Before I close out this blog series, I have to complete the last day with a group of men within the community. The men I’m going to list helped me craft this blog series. While I had a handful of women in my mind that I wanted to spotlight, I wanted more community involvement, specifically from well-known men in the community. I asked each one of them to email me the names of the data viz women within the Tableau community that inspired them. I was SO overwhelmed with the response. Each man listed took the time to list multiple women and the reasons why each woman specifically had an impact on their data viz journey. I was left speechless and with a long list of really amazing women.
The Data+Women movement within this community is not just a Women’s event. For diversity to really make a movement, you need both parties to interact, to chat and to encourage one another. I’m so thankful for these men. Thank you for encouraging others & making this community great.
I wasn’t able to spotlight everyone nor was I able to ask every man in the community who inspires them. I would love to hear from the community on those that inspire you and why they inspire you. Please fill out the google form so I can share more inspirational people and stories within the community.
The Women at the Information Lab’s Data School
The current Data School team is a bunch of rock stars, especially the women on the team! It truly is unbelievable that these students have just recently started their Tableau journey. The Data School is led by Andy Kriebel and many other highly talented individuals (one of which was highlighted earlier this month). The Data School focuses on teaching the students to become the next generation of Tableau & Alteryx Jedis. They are definitely living up to the goal. Check out some of the blogs these women have written:
I can’t wait to see what else these women come up with!
Martha is an editorial manager at Tableau. She helps bring the community together by sharing compelling stories within Tableau. Martha finds examples throughout the community of data-driven journalism and shares them with the community by posting on Tableau Public and Twitter. Her passion for equality within the community is also very evident. She is constantly sharing and writing articles that show the gender gap within the technology industry. I thoroughly enjoy following Martha; she’s constantly sharing stories that move me, that encourage me to create visualizations that impact the community. Her positive attitude and willingness to help others is known throughout the community.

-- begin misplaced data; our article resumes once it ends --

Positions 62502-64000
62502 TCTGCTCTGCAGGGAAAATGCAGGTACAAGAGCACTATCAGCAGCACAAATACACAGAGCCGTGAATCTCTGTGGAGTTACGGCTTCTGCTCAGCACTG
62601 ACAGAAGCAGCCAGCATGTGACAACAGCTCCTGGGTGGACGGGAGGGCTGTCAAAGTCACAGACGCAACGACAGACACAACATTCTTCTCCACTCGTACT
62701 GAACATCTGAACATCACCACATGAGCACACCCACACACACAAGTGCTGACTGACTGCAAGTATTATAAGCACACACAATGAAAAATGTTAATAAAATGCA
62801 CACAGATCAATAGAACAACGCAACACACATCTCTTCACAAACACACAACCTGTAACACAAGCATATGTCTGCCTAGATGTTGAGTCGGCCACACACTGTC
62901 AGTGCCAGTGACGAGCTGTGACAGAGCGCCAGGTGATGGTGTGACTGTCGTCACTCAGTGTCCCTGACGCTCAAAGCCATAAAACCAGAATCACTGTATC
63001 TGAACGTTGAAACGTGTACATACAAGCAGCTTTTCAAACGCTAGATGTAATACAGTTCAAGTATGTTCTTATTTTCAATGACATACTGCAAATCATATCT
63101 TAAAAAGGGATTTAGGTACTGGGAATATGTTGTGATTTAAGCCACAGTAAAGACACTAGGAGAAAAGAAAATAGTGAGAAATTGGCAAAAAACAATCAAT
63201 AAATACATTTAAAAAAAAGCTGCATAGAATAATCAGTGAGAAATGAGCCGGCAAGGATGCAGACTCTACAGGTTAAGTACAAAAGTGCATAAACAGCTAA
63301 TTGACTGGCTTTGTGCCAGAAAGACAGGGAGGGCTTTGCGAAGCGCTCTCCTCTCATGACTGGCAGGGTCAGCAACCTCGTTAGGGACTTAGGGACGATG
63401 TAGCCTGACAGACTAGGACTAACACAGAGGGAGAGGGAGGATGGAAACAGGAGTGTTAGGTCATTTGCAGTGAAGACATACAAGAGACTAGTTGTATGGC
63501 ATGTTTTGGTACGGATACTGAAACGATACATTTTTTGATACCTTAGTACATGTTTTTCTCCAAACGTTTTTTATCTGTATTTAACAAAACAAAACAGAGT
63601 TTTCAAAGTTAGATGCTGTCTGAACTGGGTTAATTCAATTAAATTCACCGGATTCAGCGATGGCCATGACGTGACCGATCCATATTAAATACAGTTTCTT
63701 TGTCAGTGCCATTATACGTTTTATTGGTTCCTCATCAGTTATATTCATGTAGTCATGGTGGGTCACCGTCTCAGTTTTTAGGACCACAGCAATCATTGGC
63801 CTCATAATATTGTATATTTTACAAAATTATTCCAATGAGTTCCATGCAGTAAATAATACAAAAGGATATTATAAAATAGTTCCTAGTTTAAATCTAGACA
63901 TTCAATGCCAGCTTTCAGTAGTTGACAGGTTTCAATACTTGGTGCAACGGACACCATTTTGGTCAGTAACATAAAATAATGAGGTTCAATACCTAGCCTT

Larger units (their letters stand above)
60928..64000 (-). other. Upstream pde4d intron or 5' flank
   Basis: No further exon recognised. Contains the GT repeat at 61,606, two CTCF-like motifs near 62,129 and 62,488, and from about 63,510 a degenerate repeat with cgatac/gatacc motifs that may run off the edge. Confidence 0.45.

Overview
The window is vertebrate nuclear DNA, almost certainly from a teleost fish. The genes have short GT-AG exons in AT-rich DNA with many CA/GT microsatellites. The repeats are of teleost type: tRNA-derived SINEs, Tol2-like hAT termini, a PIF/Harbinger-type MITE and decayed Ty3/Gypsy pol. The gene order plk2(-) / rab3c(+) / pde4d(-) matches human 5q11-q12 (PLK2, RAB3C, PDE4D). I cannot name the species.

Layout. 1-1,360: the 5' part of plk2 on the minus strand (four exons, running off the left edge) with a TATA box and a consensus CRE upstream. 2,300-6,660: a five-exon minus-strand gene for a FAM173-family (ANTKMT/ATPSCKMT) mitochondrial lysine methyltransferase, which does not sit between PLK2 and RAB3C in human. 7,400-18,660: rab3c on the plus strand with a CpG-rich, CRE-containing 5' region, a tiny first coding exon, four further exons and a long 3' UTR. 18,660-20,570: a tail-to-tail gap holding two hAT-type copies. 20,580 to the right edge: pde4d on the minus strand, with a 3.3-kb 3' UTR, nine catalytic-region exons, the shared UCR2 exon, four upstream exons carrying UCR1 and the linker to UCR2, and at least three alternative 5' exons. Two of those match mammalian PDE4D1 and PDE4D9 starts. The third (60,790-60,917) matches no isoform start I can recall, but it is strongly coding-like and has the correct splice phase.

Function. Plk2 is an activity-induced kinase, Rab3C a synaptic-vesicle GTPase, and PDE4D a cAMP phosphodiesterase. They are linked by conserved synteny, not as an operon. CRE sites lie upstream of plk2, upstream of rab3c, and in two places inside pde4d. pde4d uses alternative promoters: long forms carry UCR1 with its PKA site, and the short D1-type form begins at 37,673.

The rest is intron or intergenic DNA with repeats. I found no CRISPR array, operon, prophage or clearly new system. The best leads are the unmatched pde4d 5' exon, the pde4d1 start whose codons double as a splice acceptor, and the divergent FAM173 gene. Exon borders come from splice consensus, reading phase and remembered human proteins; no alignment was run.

Katherine is one of the leaders within the healthcare data viz space. She is the co-writer of Tableau for Healthcare and also the co-founder of HealthDataViz. She is helping spread data viz throughout the healthcare community through consulting, writing and sharing knowledge through public speaking and blogging. While her focus is within the health care industry, her blog is helpful for any industry looking to visualize their data better. You can view the public portfolio of HealthDataViz here.
It’s been three weeks filled with sharing with the community the women that have inspired so many of the community. Writing each of these blogs each day has been the highlight of my day. Doing this constantly reminds me why this community is great. I’ve never been part of a community that’s so willing to help each other out. For this week’s tip, it’s all about taking advantage of the awesome community interaction.
Do this. Before you publish, get someone to view your work. After you publish, continue to work on your viz based on community feedback. Twitter is an excellent resource to get people to view your work. I’ve created a network of skilled Tableau users that I feel very comfortable sending my visualizations to and making sure that I’m telling a story, I’m staying consistent throughout the viz and that it functions the way it should. Little details can be quickly overlooked but can make a huge difference in telling an impactful story. Always feel free to mention me on Twitter. I’d love to help you create the best viz you can create!
Erin is a key leader in the #DataPlusWomen movement we have within the community. She is constantly encouraging more women to get involved. If you’re interested in starting your own Data+Women meetup, Erin wrote a really helpful blog to help you get started. Many of Erin’s blogs are focused on the issues and triumphs of women. Erin is also very active on the Data+Women Tableau Community site. She asks thought-provoking questions and helpful links that spark conversations throughout the community.